What funds does the EU Commission have in mind when it announces large-scale plans of after-war Ukraine’s reconstruction? Certainly, this is the compensation of damage done by RF (including possible confiscation of frozen Russian assets) as well as grants and loans from the EU, its member states and partners (the US, Canada, Japan).
Private investment is very important too. However, its scale and dynamics will depend on Ukraine’s progress in AA implementation, especially of its economic chapters. Thus, within the framework of the study module INTEGRADE we pay particular attention to non-trade goals that are important for trade and investment. This is, for example, provision of legal certainty, i.e. transparent and clear “rules of the game” for running a business and protecting one’s rights in courts for both Ukrainian and foreign persons and legal entities.
Transparency is important for government actions too, notably actions related to state support of the industries that incurred severe losses during the war or to gradual lifting of technical barriers to trade. Besides, one of the comprehensive themes that covers the Association Agreement, membership negotiations and after-war reconstruction is environmental protection and minimization of the negative impact of economic activity on it. Implementation of environmental commitments, as well as of commitments in other spheres requires ratification and implementation of a large number of international legislations by Ukraine, including those related to environmental protection, trade facilitation and investor protection. This is one more argument to support the AA importance for reconstruction.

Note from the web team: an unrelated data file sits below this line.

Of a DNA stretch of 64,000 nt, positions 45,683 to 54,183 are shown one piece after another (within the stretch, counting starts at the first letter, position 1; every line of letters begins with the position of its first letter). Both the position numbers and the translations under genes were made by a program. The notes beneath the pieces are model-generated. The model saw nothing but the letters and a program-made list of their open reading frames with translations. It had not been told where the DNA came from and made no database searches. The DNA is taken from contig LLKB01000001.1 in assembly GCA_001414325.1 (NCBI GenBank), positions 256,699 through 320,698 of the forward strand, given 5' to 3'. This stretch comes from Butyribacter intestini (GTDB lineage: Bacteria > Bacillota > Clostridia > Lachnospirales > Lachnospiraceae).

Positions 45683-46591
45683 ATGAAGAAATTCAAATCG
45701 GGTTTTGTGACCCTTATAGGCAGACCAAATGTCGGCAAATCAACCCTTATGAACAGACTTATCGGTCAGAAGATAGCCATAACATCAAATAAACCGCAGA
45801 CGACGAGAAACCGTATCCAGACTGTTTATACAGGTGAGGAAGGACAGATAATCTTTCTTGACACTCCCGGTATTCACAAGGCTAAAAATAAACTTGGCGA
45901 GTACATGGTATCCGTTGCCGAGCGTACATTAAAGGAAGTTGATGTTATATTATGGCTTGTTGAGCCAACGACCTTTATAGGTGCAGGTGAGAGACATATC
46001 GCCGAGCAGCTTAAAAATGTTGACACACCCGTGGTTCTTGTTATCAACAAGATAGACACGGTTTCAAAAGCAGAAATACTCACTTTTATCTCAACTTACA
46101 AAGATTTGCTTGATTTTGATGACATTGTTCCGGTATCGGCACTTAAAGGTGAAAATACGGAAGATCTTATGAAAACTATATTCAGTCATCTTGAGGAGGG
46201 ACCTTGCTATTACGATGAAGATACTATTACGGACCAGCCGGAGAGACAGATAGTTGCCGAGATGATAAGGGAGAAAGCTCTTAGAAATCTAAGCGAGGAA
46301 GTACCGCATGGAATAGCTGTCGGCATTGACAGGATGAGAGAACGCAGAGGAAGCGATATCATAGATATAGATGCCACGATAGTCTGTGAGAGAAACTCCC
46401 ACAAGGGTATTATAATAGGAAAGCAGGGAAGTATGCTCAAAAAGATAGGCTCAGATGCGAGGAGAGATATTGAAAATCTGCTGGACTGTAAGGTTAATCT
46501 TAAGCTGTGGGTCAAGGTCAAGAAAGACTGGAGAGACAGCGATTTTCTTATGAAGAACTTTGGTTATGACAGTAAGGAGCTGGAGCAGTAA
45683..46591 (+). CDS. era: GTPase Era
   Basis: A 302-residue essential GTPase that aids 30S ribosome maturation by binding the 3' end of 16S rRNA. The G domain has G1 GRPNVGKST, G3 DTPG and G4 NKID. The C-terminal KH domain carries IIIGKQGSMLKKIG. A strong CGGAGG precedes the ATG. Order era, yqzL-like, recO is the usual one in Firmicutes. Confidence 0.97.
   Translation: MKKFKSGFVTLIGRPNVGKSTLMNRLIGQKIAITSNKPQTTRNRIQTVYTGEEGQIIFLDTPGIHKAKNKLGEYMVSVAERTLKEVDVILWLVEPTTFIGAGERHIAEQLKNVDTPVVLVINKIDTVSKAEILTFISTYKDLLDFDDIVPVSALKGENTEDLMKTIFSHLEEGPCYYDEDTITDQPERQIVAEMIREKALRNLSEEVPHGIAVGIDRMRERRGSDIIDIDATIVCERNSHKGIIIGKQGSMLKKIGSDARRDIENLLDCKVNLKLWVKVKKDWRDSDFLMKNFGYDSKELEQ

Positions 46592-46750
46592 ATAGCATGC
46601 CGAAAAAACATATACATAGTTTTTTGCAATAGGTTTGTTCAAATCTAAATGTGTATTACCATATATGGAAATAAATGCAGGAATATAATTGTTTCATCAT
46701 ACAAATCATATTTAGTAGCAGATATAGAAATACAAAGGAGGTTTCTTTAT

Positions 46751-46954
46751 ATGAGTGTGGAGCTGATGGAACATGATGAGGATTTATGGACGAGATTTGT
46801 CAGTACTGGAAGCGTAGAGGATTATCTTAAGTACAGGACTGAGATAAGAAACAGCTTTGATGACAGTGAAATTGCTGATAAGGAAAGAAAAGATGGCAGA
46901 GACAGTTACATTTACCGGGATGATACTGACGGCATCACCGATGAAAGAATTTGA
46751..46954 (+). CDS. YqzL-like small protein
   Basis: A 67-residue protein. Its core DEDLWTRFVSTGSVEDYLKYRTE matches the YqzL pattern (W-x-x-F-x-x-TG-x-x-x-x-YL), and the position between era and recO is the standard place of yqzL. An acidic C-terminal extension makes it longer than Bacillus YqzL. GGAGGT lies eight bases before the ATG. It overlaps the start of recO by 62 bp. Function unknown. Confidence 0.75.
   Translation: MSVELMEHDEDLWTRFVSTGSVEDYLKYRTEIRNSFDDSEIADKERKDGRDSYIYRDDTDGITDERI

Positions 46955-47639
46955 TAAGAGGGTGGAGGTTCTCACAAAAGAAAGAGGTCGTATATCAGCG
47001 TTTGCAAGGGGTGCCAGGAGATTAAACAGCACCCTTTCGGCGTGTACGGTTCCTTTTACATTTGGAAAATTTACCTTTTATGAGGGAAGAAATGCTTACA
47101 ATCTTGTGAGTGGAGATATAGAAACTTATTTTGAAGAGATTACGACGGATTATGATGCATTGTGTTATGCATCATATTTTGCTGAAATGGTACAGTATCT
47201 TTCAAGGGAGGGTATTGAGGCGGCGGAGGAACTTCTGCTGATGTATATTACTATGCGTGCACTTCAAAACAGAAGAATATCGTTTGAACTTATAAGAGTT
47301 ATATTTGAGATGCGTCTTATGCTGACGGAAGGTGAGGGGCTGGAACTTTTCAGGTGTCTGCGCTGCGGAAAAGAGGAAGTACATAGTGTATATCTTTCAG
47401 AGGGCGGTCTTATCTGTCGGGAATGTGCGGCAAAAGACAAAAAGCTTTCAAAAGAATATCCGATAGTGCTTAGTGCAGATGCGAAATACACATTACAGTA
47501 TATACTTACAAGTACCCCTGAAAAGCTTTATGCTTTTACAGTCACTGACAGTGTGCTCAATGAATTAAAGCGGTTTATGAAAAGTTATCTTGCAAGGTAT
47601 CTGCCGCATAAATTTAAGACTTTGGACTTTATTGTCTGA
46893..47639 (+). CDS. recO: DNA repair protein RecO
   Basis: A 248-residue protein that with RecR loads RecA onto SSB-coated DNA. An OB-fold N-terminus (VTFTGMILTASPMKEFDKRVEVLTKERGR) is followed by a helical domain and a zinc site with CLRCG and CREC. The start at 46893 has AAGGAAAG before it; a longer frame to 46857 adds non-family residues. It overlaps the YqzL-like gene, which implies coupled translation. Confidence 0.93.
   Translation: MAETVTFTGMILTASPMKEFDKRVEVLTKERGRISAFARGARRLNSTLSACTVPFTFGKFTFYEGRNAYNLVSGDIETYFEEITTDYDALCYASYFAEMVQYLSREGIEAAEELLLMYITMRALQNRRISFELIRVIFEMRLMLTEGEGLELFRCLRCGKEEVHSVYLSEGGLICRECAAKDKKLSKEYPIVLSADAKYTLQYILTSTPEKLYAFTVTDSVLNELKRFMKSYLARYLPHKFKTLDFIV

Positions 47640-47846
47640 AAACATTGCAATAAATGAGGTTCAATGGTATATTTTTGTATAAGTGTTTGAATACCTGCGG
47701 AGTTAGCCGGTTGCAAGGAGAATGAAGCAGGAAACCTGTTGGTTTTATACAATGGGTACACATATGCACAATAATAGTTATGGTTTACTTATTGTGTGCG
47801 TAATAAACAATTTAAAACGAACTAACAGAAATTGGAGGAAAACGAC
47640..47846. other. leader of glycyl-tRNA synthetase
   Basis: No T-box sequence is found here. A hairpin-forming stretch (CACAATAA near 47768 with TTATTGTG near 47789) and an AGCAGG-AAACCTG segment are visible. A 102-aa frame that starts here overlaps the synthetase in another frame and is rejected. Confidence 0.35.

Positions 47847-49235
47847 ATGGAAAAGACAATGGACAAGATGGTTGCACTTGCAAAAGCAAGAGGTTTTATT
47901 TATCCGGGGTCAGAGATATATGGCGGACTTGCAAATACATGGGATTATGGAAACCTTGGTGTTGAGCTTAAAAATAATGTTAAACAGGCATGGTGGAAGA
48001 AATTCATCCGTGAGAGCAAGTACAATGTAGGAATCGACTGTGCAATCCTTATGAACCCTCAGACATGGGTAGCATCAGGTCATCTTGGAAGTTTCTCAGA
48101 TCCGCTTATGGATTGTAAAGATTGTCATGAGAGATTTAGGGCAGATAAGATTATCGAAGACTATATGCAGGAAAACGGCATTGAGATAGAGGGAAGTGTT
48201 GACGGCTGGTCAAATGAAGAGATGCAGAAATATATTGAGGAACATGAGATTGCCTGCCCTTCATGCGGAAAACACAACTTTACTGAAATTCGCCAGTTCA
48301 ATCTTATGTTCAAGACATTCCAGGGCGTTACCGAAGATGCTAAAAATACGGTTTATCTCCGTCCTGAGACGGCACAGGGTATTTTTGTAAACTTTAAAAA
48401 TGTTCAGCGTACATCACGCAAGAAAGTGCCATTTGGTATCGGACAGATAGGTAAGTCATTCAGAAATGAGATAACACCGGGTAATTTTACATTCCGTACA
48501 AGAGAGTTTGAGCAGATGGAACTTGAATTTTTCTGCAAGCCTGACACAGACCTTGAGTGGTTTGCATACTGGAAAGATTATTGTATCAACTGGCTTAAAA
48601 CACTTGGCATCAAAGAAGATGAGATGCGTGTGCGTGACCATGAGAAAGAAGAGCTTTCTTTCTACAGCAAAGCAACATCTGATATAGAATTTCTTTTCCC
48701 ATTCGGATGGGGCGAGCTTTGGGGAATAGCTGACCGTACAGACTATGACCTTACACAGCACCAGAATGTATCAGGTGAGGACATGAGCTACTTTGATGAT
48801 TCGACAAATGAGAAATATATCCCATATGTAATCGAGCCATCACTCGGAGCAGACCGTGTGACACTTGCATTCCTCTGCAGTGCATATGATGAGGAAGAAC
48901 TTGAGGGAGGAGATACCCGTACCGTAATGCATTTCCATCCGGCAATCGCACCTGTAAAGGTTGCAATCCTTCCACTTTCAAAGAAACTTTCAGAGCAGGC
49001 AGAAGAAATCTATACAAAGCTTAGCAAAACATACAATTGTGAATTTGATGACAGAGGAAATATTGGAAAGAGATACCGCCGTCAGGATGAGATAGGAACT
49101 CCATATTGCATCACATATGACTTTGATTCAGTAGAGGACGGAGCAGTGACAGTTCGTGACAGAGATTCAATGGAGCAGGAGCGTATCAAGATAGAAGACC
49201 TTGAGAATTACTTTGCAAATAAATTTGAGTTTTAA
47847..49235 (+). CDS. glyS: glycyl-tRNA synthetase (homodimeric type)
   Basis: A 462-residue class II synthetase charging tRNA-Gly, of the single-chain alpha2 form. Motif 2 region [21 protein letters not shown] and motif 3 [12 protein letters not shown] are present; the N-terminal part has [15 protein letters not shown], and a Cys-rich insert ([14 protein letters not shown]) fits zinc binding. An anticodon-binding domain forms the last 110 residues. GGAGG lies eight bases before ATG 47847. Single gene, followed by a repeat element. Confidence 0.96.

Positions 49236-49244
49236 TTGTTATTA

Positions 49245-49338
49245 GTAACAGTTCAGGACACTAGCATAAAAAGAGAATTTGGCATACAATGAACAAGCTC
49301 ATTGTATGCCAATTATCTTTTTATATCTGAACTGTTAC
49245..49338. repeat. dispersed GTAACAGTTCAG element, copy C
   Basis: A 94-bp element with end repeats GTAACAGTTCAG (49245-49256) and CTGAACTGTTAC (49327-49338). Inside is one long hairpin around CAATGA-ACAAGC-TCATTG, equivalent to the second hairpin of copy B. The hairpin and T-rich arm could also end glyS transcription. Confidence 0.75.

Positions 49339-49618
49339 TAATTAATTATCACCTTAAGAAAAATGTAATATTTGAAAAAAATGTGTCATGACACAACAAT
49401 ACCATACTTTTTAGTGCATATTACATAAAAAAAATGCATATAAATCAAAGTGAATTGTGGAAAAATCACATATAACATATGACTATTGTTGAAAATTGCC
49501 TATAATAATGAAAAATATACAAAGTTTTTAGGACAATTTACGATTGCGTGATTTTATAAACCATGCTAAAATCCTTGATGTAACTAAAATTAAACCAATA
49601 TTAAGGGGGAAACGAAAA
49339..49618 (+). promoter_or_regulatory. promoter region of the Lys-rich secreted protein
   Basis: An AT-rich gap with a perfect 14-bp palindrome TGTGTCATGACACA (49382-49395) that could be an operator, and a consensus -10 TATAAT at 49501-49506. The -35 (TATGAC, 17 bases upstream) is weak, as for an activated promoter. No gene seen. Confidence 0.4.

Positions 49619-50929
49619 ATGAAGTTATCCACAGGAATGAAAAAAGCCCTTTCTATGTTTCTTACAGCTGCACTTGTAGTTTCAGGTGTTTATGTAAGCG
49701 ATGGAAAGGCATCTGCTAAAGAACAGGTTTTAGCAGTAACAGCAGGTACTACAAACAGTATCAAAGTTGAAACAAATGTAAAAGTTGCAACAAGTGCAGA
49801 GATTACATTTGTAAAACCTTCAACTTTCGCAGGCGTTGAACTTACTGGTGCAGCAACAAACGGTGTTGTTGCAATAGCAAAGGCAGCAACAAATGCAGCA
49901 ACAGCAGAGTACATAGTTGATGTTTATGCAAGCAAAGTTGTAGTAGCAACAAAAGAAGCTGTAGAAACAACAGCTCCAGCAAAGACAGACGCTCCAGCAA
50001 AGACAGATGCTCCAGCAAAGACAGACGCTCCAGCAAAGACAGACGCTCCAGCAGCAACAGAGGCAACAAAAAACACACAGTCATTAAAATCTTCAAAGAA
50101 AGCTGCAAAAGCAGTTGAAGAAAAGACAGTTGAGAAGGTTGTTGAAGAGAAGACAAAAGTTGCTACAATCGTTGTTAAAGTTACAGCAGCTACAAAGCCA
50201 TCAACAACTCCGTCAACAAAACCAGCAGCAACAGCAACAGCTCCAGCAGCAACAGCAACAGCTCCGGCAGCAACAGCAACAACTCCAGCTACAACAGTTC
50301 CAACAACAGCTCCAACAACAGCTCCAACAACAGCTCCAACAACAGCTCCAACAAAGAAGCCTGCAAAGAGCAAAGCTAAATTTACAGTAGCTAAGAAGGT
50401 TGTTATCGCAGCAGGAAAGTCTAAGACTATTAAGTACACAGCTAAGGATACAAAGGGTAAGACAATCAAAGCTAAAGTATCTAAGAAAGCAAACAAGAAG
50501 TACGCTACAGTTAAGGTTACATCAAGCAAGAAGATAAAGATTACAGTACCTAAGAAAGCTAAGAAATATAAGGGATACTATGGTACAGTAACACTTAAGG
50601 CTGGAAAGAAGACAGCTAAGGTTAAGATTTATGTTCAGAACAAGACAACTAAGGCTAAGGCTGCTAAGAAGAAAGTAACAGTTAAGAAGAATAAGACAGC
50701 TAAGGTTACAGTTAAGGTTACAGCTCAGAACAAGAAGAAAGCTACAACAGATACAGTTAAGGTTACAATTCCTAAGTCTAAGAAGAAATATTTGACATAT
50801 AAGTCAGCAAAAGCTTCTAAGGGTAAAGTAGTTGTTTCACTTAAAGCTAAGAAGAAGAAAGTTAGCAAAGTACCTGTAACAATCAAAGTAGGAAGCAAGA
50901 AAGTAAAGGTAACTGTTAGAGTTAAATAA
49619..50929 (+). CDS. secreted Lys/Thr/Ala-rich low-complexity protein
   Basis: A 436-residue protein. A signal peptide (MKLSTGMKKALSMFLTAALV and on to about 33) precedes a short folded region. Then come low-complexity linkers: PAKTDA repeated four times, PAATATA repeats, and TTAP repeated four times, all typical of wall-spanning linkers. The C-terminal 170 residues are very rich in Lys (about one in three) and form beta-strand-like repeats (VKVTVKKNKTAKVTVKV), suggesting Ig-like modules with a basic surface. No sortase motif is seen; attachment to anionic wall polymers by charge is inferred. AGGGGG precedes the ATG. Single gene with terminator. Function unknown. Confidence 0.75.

Statement 5. Association agreement is not just a document, it is a cooperation platform
AA implementation process and aligning Ukraine’s legislation to the EU law may seem like a lot of paperwork done by lawyers in their offices. But in reality – due to the ambitious changes in a broad range of spheres – the work on AA implementation urges Ukrainian and European colleagues to constantly communicate and to create stable cooperation channels. This multilevel communication occurs within institutional framework created by the AA: from clusters where sectoral experts communicate to annual high-level Ukraine-EU summits. Apart from that, Ukrainian diplomats, technical specialists, civil society leaders and their EU counterparts sometimes create informal communication networks on certain sectors or issues. A prominent example of this is the waste management reform, on which the specialists from the Ministry of Environment, reform support team, environmental NGOs and EU Delegation representatives have been working for a while.
Developed networks in different sectors were useful for the EU Commission in early days of the full-scale invasion as they helped to formulate ideas and priorities for Ukraine’s support. They will be useful also for reconstruction that will involve all the spheres of social life.
Thus, the war is not an excuse to slow down the EU integration since EU integration is one of the factors that helps our victory. It will also help reconstruction.